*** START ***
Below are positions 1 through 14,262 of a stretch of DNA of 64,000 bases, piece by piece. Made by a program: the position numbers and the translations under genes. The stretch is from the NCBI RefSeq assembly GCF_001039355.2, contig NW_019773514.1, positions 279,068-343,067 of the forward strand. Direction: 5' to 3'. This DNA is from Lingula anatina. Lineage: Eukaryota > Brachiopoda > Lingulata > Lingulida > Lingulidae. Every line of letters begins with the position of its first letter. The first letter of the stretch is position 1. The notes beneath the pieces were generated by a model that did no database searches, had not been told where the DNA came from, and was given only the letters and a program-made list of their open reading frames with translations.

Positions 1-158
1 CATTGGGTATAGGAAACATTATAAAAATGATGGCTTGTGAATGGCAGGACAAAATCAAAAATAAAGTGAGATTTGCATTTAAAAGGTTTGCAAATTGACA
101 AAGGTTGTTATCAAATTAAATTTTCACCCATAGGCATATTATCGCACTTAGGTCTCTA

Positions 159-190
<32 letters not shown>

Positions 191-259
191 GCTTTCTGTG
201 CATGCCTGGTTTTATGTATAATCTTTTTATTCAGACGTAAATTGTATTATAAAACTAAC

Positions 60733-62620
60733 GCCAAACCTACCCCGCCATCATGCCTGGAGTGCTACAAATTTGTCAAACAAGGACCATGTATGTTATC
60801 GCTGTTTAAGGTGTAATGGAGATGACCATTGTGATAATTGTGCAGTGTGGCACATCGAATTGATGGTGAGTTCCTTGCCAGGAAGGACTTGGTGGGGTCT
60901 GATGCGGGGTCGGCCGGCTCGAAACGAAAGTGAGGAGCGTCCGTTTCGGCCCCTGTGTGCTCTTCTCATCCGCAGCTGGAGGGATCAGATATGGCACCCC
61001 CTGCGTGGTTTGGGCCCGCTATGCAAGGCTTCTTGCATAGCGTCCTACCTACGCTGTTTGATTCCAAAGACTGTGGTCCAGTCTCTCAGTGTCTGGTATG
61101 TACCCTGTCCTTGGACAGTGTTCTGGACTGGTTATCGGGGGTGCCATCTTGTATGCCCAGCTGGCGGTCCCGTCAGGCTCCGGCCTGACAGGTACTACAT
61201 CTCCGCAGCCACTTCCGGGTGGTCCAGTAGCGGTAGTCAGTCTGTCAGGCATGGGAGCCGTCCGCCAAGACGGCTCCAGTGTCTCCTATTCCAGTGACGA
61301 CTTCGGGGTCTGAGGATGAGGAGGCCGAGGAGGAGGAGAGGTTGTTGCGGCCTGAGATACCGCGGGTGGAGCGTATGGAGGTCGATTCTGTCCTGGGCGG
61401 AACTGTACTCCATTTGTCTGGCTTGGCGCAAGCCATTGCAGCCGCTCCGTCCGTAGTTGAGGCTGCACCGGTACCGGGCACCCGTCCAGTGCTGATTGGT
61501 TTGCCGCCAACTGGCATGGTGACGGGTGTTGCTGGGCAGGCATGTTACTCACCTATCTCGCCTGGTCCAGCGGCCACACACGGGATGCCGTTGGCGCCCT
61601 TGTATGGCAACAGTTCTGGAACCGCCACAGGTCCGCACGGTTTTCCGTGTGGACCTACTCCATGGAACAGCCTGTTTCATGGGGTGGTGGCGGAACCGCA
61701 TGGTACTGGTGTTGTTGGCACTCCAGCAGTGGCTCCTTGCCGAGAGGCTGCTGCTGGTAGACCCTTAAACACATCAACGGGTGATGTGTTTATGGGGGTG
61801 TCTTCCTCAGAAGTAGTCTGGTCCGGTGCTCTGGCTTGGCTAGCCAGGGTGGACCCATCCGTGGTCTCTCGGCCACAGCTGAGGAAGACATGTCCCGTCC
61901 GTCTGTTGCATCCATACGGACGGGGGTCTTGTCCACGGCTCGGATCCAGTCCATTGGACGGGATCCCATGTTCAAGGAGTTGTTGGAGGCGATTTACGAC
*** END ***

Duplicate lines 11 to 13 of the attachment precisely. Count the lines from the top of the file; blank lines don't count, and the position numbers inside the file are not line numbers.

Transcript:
60733 GCCAAACCTACCCCGCCATCATGCCTGGAGTGCTACAAATTTGTCAAACAAGGACCATGTATGTTATC
60801 GCTGTTTAAGGTGTAATGGAGATGACCATTGTGATAATTGTGCAGTGTGGCACATCGAATTGATGGTGAGTTCCTTGCCAGGAAGGACTTGGTGGGGTCT
60901 GATGCGGGGTCGGCCGGCTCGAAACGAAAGTGAGGAGCGTCCGTTTCGGCCCCTGTGTGCTCTTCTCATCCGCAGCTGGAGGGATCAGATATGGCACCCC